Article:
the dose is for 2 pieces of kozunak*

(I use a deep round cake mold with 23 cm diameter + 1 rectangular deep baking tray, 23/11cm)

This recipe is very successful. I adapted it from my mother’s (adding filling). With it, you can improvise – marmalades, raisins in rum … either skip it completely and get a classic version of kozunak (my advice is to be careful with baking, do not let it get dry and shriveled). Here’s an idea of how to make two different types of kozunak of the same dough – the rectangular will be filled and the round one – plain.


for the dough:

50 g fresh yeast

350 g sugar

2 cups fresh milk, warm

100 g lard, melted

lemon flavor to taste

6 eggs, beaten

a pinch of salt

1 tbsp mahleb/mahalepi (optional, matches well with kozunak; I put more because the dose is big – for 2 pieces of kozunak);

the juice of 1 lemon

9 cups flour, sifted (that’s about 1,300 kg)

for the filling of the rectangular kozunak (I knit it out of 3 strands):

  • for the 1st strand, the filling consists of: 2 big handfuls of crushed walnuts + sugar for sprinkling;
  • for the 2nd and 3rd strands: 2 large handfuls of crushed walnuts + 4 tbsps sugar + 2 tbsps cocoa powder + 4-5 tbsps fresh milk (everything is mixed and this is my ready filling for the two strands);

for the decoration of the kozunak:

1 beaten egg for spreading

coarse sugar for sprinkling

almond flakes for sprinkling


Dissolve yeast in 2/3 from the warm fresh milk. Sprinkle with sugar and wait for it to activate.

Mix the remaining warm milk with the rest of the sugar.

Pour the sifted flour into a large bowl and make a well in the middle where you add the ready yeast mixture. Add the eggs, the sugar and milk mixture, and all other dough products (the salt is on the periphery and is not in touch with the yeast, the lard is added into bits during kneading, not all at once).

The ready-knead dough is soft. I leave it to rise. Then put it on a previously greased surface. I divide it into 2 parts, for 2 pieces of kozunak (the round one will be slightly larger than the other).

I start with shaping of the rectangular kozunak. The dough intended for it, I divide into 3 balls. With greased fingers on a greased surface, I roll out 3 rectangular phyllo sheets, 0.5 cm thick (by hand or with a rolling pin). Sprinkle them evenly with the filling, as one of the rolled strands I sprinkle only with walnuts and sugar (gently press them to the dough) and the two other strands I sprinkle with the cocoa mixture.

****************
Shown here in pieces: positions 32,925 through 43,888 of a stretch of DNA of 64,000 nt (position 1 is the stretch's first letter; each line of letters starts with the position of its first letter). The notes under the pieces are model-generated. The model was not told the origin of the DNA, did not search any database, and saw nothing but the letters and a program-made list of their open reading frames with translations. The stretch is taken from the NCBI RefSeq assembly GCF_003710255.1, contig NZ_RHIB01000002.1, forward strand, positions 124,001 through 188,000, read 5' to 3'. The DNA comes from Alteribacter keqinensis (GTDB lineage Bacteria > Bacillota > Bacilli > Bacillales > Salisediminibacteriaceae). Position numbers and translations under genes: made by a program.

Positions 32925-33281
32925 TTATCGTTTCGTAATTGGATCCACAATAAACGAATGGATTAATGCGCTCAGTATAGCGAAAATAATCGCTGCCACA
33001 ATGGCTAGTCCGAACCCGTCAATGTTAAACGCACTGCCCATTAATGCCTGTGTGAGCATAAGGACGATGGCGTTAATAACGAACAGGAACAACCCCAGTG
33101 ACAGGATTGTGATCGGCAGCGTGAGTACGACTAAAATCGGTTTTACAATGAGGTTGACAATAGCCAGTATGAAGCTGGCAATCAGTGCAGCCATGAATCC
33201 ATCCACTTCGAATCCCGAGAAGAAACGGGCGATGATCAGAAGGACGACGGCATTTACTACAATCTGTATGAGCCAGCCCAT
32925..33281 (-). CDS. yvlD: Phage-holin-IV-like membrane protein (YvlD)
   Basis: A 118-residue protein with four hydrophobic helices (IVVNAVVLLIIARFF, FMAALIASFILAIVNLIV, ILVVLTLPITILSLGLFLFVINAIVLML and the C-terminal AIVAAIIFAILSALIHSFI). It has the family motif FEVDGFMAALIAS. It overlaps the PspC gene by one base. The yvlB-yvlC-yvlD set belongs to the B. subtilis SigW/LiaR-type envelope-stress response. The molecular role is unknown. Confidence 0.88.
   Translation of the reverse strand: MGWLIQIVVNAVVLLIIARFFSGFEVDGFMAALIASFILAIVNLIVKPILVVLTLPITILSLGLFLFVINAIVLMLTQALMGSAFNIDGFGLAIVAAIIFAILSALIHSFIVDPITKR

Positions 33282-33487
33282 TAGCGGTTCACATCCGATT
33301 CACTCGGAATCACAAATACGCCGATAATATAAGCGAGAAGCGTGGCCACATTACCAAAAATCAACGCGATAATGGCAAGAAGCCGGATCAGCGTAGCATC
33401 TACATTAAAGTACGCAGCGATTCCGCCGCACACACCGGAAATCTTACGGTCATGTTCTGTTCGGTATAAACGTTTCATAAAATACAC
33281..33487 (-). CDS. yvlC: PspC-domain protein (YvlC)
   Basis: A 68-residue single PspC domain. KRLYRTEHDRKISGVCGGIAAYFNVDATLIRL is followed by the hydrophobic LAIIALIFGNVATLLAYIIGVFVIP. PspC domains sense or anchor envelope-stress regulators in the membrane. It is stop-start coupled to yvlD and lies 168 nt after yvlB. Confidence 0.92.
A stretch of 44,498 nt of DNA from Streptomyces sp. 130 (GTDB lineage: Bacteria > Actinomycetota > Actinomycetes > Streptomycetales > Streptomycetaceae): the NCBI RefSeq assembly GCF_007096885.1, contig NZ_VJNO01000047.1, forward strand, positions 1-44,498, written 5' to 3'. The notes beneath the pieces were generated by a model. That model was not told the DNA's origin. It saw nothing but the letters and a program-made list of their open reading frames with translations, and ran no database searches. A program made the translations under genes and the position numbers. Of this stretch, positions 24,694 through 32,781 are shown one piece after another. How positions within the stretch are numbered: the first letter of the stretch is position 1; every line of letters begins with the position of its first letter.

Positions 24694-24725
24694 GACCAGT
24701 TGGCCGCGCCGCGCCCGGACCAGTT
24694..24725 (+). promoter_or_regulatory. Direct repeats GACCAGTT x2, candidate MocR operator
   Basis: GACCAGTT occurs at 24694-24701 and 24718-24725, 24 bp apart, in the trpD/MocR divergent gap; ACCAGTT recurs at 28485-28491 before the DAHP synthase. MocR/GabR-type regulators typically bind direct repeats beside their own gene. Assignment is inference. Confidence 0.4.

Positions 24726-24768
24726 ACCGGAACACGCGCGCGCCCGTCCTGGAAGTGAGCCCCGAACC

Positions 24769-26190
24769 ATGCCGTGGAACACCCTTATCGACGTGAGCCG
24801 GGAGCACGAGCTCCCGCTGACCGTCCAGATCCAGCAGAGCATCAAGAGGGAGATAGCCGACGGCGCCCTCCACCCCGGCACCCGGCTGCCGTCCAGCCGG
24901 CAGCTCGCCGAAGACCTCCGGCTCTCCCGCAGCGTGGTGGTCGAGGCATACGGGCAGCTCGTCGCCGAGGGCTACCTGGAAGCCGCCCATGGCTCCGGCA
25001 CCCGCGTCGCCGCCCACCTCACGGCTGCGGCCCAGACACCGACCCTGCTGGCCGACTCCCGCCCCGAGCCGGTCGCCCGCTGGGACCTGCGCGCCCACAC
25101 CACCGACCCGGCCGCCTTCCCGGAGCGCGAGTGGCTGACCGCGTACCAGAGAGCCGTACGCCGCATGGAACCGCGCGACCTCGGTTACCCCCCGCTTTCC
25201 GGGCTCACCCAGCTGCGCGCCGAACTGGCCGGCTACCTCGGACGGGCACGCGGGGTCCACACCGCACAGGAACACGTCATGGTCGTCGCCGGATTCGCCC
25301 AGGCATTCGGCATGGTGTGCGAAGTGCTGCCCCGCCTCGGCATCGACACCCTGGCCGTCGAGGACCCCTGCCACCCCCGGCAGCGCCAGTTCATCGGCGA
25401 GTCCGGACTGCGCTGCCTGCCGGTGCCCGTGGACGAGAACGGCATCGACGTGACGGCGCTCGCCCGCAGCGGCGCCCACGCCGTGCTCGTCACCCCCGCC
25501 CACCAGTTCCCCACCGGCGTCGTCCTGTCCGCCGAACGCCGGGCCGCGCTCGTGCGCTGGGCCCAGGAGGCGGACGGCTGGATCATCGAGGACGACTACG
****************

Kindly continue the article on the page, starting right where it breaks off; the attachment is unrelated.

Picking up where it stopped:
Roll each phyllo sheet into a thin, long roll – again to become on strands. I couple the strands well at the one end and weave a classical braid. I tuck in and smooth the end (see the pictures/the video)**. Place the braid in a rectangular tray on previously greased baking paper. Spread it with an egg and sprinkle with sugar and almond flakes. It raises a second time.

Bake at 200ᴼC in a preheated oven. 10 minutes after start of baking, I lower the temperature to 180ᴼC. If the upper crust is getting roasted too fast, cover it with wet baking paper or aluminum foil. Bake until ready (depends on the dish and the oven). If you overdo with baking, the kozunak becomes very dry.

For the round (bigger) kozunak, I do not use any filling. I leave it in its classic version. The difference with the rectangular one is that I weave it differently – dividing the dough into 6 balls, from which I shape 6-strand braid (see the pictures/the video – 2.18 min.)**. After weaving, I place it in a circular deep round mold on previously greased baking paper. Again, I spread an egg and sprinkle with sugar. It raises a second time. Baking process is the same as with the rectangular one. This kozunak has a very spectacular authentic look because of the way it is woven.


The room in which you will be kneading should be warm. The products are at room temperature.

The sugar/flour ratio should be: 250 g sugar per 1 kg flour (approximately). Try to stick to it. Do not add too much sugar. This will spoil the texture and prevent the formation of the desired threads. Also, keep in mind that if you add filling, it is sweet enough (marmalade, candied walnuts etc.).

Do not underestimate the fact that the dough should raise twice.

Weaving of the strands is highly recommended. Rolling out/extension of strands further contributes to the so-called “threads” effect for kozunak.

Take a look at the photos of the kozunak with the lace ribbon. They show an easy and yet very effective way of weaving, and the kozunak looks great after baking. You can use this braid for any type of kozunak dough.